So for our example with corners, I just pull out the corners.
You try to provide outside of that and give recommendations. So I will go through the corners and note down what I think for a discussion piece because at the end of the day the coach may ask what you think of that corner? Who do you think the main targets are? What movement are they making as well?
So you have always got to be prepared for that as well.
I don’t filter the corners specifically in terms of delivery or anything but we will look at the last four or five games and will see what they do from both sides of the pitch and see if it is consistent and that is how it appears in the report which has left and right side splits.
The beauty of using a scouting platform is that you can go back a whole season if you want to but for us, if we are looking at just pulling out clips to use, it is at least three games.
For the corners, we will look at eight games off the platform.
You can filter things quite quickly on the set-piece platform. So you can search for attacking corners from the right side for example and they will only show you those ones.
With Wyscout set-piece platform we are able to pull out any sort of animations on there as well.
We are lucky that we also have Coach Paint so that is a big help in terms of getting your point across visually.
We used it a lot last year to explain who the runners were, how many runners there are and who they leave top of the box and who they leave back, so the players have a clear understanding of who is doing what leading into that match.
Then when you get to the game, we go back through it again and have sheets on who is marking who and match up accordingly.
We can use that and put it into our presentation tool such as Keynote or Powerpoint and present to the players through that.
In terms of the presentation, we will start prior to the ball being kicked, identifying the runner and the starting positions of those players. We will talk about the runs that they will make.
Then that clip will play and we will talk as the clip is playing about the block.
I put in a pause before the ball is served and then after the ball is served but just before the first contact.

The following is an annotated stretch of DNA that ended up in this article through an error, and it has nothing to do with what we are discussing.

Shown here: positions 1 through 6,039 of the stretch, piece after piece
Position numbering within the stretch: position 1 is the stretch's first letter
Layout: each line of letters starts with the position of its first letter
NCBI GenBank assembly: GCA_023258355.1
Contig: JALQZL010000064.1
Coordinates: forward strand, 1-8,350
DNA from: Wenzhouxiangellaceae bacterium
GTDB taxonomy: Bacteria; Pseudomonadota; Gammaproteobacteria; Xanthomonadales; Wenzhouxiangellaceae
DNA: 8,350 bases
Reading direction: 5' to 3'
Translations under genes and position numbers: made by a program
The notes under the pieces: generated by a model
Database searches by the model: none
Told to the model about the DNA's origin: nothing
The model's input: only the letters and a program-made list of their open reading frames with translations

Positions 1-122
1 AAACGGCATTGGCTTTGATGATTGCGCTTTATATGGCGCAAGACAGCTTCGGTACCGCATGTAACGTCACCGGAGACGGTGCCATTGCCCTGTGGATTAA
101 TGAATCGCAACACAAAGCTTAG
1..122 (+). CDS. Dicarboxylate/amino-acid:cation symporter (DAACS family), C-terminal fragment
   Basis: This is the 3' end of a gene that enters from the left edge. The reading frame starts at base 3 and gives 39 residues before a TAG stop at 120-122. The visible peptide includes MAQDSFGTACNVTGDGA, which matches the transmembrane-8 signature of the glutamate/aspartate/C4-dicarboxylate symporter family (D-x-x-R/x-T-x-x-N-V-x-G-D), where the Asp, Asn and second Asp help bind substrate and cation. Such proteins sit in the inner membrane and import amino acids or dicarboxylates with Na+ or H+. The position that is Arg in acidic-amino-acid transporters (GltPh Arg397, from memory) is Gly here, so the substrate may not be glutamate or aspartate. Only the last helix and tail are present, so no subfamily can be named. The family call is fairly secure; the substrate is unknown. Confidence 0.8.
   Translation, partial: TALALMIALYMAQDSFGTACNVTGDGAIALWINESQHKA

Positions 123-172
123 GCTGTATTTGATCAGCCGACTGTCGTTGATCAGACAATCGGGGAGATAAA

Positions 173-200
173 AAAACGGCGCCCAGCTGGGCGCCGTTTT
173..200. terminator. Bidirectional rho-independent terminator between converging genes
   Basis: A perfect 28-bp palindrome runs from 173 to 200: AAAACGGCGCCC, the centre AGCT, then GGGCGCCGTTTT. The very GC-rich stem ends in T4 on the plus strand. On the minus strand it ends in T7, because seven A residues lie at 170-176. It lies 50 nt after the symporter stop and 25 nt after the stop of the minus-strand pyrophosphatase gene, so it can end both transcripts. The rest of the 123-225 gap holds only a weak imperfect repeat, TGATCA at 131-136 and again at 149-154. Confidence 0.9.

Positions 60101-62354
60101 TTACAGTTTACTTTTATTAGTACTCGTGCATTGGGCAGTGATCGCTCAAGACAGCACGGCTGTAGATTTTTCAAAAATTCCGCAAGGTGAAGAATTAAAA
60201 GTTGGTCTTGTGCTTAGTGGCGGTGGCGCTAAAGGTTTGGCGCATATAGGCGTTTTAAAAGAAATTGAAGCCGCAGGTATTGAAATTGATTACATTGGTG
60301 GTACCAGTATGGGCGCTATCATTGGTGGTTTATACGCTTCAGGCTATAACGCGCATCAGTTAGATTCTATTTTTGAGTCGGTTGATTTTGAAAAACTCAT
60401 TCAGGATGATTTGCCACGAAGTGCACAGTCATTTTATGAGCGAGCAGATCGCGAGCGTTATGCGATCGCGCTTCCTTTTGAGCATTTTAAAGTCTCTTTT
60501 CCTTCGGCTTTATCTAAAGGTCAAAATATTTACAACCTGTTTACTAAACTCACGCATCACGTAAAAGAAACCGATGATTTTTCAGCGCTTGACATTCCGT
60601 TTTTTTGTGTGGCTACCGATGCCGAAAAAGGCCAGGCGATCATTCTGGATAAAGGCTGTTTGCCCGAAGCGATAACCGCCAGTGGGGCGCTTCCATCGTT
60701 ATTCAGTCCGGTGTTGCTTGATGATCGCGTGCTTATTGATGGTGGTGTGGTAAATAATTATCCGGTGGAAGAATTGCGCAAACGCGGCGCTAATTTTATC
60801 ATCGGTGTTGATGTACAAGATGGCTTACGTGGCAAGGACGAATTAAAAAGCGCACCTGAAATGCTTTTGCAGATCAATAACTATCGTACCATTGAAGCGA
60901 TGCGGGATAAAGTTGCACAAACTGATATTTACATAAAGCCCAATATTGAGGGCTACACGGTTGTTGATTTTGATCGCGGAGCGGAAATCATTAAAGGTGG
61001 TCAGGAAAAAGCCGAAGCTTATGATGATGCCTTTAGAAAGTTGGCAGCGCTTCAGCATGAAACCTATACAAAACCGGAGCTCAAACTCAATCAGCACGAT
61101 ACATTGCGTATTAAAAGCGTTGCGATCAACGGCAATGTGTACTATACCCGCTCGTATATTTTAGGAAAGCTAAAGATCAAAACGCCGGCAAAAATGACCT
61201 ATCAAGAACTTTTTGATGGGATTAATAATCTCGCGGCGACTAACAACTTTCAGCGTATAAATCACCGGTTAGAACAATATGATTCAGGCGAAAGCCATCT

That way we can show the runs that the opposition players make and talk about them and give more detail on what they are trying to do. With the video you can see the start and end positions for each player.
I put the pauses in as part of the presentation. Our goalkeeping coach will normally present the set-pieces, so for him I put in a pause somewhere from between five and eight seconds.
So I put the one in before the ball is kicked so he can talk. I know it is a natural stopping point for me to manually pause the video as he is likely to speak for longer than five seconds, especially on the initial corner. Every corner after that, he will normally talk a little less.
I have a good idea of when he is done, so I stop it at the start of the five seconds and when I know he is starting to wind up what he is saying, I will press play again and then it will just run and by the time he stops talking, the video starts playing.
You get used to the people you are working with. You can figure out where they’re at in terms of how they are talking.
Then we will look at the second phase if it leads to anything. Obviously if the ball goes out from there for a shot we will keep it in there but also if the ball goes out for a second cross, then we will look at that as well.
More and more teams are now looking at third phase, if there is a third phase. If it has come out from a second cross then come back in.
I have been looking and talking with other people about how they are breaking down set-pieces as well and trying to figure out, how, from the tech side, of building a database of these set pieces. I am trying to put together an actual database where it is split against different types of marking, so then if we are playing a team that plays a zone I can find examples of teams worldwide that do the same thing.
That way we can see where zonal defending has been a success and try to build that out. So if we are playing against a team that goes man-to-man, what examples do we have of set-pieces that could work against a man-to-man system. Then the same for defending.